Sports stars, entertainers and Covid-19 pioneers are celebrated in the Queen’s Birthday Honours List.
SUNDERLAND-BORN footballer Jordan Henderson has received an MBE in the Queen’s Birthday Honours list.
The Liverpool captain and former Sunderland midfielder, a Champions League and Premier League winner in the last two years, has been honoured for his sporting exploits.
But it is also recognition for his part in forming a charitable fund, Players Together, which supported NHS good causes during the first coronavirus pandemic lockdown last spring.
Henderson said he was “humbled” by the award and insisted he was only part of a movement among with his Premier League counterparts, and he dedicated his honour to NHS staff.
He thanked those who made the initiative a success and added: “But the true heroes are the NHS staff. They put themselves in harm’s way to serve and protect us.
“Therefore I dedicate this to all the nurses, doctors, carers, porters, admin workers, cleaners, security personnel and every single individual who devotes their career and their lives to making the NHS the part of British life we are rightly most proud of as a nation.”
Henderson is one of four names on the list with connections to the England men’s football team.
Roy Hodgson, 73, who managed his country in two European Championships, in 2012 and 2016 and also led England at the 2014 World Cup in Brazil, is awarded a CBE.
Current Three Lions international Raheem Sterling and former England midfielder Geoff Thomas both receive MBEs.
Sue Barker and Kevin Sinfield are among other leading names from the world of sport to be recognised.
In music, pop star and one-time Eurovision winner Lulu is also honoured with a CBE alongside keyboardist and songwriter Rick Wakeman whose career has seen him collaborate with David Bowie, Cat Stevens and Black Sabbath.
And veteran performer Engelbert Humperdinck is made MBE for services to music.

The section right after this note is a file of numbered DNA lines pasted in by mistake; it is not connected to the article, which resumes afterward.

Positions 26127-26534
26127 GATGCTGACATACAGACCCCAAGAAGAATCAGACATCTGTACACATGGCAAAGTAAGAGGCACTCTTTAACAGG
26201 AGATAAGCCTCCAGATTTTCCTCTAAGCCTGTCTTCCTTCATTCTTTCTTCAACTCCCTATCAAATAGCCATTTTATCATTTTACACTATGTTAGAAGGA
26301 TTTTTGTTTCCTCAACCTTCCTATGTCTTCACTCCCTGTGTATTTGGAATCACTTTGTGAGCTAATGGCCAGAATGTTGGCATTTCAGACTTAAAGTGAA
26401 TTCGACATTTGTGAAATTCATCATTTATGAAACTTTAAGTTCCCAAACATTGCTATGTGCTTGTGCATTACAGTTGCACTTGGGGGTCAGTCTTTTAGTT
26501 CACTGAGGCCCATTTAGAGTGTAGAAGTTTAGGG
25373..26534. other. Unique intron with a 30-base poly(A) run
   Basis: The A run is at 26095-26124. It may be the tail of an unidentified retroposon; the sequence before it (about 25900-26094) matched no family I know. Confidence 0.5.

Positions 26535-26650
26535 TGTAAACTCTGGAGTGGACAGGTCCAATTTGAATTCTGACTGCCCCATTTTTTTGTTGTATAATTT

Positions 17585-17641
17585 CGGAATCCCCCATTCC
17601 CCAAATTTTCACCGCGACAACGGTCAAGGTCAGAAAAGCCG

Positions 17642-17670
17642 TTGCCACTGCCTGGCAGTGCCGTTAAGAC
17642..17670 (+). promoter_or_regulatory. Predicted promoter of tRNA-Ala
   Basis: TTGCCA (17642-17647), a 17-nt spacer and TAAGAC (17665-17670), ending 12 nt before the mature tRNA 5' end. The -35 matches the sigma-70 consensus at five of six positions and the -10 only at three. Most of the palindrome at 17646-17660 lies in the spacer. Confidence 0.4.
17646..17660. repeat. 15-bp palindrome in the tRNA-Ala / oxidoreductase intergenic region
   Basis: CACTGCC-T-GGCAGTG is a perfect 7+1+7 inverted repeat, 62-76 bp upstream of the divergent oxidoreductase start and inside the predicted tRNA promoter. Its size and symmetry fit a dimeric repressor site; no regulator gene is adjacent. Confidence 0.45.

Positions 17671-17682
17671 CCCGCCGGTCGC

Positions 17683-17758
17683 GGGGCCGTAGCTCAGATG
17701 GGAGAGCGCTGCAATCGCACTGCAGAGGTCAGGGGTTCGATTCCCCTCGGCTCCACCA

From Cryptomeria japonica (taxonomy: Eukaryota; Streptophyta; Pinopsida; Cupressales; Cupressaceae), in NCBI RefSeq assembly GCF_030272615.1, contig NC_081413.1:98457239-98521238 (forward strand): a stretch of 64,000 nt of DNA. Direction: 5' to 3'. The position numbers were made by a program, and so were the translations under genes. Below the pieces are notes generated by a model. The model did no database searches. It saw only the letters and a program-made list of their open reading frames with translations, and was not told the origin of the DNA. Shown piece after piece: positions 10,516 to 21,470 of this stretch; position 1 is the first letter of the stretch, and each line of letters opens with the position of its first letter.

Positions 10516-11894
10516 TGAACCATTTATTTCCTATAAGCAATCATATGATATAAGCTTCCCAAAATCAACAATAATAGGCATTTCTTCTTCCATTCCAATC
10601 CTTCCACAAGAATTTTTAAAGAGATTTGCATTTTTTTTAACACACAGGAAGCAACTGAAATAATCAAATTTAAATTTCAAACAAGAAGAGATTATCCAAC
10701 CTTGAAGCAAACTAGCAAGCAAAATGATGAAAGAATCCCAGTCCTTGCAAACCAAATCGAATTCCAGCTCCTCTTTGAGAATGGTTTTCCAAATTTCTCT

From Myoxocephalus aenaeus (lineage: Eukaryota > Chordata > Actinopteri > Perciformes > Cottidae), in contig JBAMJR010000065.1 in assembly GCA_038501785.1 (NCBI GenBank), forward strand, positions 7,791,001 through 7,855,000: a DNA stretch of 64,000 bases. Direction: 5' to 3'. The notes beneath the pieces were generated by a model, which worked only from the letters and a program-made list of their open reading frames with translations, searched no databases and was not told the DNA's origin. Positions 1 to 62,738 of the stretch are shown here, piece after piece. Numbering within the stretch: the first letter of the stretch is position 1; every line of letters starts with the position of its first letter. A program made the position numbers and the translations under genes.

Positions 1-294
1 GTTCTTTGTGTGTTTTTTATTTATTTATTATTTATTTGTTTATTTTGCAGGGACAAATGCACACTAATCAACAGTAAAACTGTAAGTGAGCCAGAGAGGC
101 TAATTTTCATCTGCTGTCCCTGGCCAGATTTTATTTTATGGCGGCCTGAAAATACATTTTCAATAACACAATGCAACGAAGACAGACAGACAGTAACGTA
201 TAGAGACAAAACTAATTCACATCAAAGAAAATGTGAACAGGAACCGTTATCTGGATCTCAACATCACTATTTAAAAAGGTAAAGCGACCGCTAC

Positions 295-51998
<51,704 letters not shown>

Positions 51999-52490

Singer Alison Moyet is also made an MBE, while cellist Julian Lloyd-Webber, brother of West End impresario Andrew Lloyd-Webber, is recognised with an OBE for services to music.
Robert Rinder said being made an MBE on the same day as his mother has made the experience “all the richer and frankly the more beautiful”.
The barrister and TV judge, 43, is being honoured for services to Holocaust education and awareness, as is his mother Angela Cohen, who is chairwoman of the ‘45 Aid Society, a charity set up by a group of child Holocaust survivors in 1963.
Rinder, the star of reality show Judge Rinder, recently explored the stories of Jewish families in a BBC series and speaks regularly in schools alongside survivors.
Ms Cohen, meanwhile, has led the ‘45 Aid Society as it ensures the stories of those families are preserved through education, community and fundraising events.
The Repair Shop’s Jay Blades said he hopes his MBE will inspire others to take up craft and “achieve the unachievable”.
The furniture restorer and host of the BBC One show, 51, is recognised in the Queen’s Birthday Honours list for his services to craft.
Ex-Strictly Come Dancing judge Arlene Phillips is made a dame, as is Great British Bake Off star Prue Leith.
Actor Jonathan Pryce, who will play the late Duke of Edinburgh in the final seasons of The Crown, said he was proud to be knighted, adding the arts showed people “the importance of debate and tolerance” in “these last few divisive years”.
The list recognises a multitude of specialists from across the scientific community for their pioneering efforts to develop vaccines, run clinical trials, deliver testing and track Covid cases.
The pioneering Oxford University scientists who took on the “high stakes endeavour” of combatting Covid-19 have shone a light on the life-saving work that sees them recognised on the Queen’s Birthday Honours list.
Researchers Sarah Gilbert, Andrew Pollard, Peter Horby, Martin Landray, Catherine Green, Teresa Lambe and Adrian Hill may not yet be household names, but all played integral roles in the development of a coronavirus vaccine and discovering new drug treatments.
The approval of the Oxford/AstraZeneca jab in December came after experts worked at breakneck speed to turn the tide of the pandemic that had already taken a heavy toll.
Professor Sarah Gilbert becomes a Dame Commander of the Order of the British Empire for her key role in creating the Oxford University/AstraZeneca jab, which has gone into the arms of tens of millions of people around the world.
Venture capitalist Kate Bingham is similarly honoured after overseeing the procurement of the millions of vaccine doses now giving hope to the nation that the fight against the virus is being won.